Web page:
When it comes to predicting how often Black drivers will be stopped by traffic police versus how often white drivers will be stopped, you’re better off looking at census numbers than asking people how they feel about other races.
New research from the lab of Calvin Lai, assistant professor in the Department of Psychological and Brain Sciences in Arts & Sciences at Washington University in St. Louis, suggests that at a county level, the higher percentage of white residents, the larger the proportion of Black drivers are pulled over.
For this study, Lai and his team looked at county-level disparities in police traffic stops between Black and white drivers and compared them with the implicit and explicit racial biases of residents in those counties.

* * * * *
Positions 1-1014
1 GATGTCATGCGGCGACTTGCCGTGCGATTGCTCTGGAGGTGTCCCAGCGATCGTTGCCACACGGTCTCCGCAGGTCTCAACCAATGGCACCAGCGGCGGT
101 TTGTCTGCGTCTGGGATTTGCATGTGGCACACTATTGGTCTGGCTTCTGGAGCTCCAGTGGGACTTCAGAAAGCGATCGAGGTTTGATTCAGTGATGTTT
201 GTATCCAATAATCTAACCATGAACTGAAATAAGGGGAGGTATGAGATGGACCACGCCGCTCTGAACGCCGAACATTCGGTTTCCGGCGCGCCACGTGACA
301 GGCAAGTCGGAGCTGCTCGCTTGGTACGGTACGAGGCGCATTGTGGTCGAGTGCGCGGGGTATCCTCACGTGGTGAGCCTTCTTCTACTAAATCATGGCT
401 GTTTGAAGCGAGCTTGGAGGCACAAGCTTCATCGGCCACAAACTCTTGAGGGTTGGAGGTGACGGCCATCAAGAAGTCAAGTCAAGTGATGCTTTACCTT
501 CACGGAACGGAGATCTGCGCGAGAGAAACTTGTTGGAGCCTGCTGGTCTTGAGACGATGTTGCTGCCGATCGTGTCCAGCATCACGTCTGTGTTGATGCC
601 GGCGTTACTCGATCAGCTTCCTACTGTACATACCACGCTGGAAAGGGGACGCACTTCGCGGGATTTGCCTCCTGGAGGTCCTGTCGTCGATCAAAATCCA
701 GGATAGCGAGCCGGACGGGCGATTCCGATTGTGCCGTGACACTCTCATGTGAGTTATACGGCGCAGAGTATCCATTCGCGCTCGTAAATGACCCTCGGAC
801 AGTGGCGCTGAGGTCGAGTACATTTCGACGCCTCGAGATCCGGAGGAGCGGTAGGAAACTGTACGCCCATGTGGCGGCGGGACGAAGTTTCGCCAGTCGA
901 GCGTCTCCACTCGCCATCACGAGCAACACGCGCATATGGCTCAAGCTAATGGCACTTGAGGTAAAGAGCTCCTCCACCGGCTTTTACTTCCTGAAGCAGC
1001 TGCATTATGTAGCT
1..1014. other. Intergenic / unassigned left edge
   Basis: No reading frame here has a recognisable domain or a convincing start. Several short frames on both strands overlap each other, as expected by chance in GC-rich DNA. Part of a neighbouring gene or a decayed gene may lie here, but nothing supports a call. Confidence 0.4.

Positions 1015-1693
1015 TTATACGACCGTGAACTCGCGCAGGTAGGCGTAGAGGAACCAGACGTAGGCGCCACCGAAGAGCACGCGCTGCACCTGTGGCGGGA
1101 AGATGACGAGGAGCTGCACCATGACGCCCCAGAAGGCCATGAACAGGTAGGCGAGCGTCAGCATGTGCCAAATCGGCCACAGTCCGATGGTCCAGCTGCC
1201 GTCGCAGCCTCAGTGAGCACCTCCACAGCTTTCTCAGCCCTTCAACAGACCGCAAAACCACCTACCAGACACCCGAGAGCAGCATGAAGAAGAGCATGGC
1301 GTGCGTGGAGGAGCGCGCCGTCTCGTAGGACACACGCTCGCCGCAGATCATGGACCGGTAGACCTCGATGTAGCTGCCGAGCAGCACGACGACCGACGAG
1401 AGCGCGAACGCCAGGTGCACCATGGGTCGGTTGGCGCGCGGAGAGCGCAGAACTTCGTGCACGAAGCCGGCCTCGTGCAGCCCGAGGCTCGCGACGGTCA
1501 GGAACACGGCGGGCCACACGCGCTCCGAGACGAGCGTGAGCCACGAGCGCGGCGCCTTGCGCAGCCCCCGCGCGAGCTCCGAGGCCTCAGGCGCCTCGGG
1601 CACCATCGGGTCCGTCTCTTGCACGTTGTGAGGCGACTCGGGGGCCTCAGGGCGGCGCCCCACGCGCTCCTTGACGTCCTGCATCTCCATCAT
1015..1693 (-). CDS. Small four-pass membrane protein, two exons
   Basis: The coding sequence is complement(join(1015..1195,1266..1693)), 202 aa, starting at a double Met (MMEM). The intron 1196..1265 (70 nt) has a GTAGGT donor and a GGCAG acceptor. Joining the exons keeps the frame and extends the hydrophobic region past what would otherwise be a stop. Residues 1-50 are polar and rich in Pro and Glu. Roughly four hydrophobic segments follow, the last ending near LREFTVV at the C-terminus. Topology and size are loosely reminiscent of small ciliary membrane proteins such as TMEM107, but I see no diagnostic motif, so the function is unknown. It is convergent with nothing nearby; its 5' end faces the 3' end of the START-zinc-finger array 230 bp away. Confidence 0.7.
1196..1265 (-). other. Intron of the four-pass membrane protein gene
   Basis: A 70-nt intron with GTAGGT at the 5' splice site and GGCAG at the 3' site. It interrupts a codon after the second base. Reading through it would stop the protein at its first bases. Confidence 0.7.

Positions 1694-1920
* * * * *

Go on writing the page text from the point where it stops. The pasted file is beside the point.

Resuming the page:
The traffic stop data came from the Stanford Open Policing Project, an ongoing effort to gather, analyze and share data about traffic stops from around the country. For the implicit and explicit racial biases, the team used county-level data from Project Implicit, a nonprofit research and educational organization that uses online tests to collect data about a variety of different biases. Lai is on the Project Implicit scientific advisory board.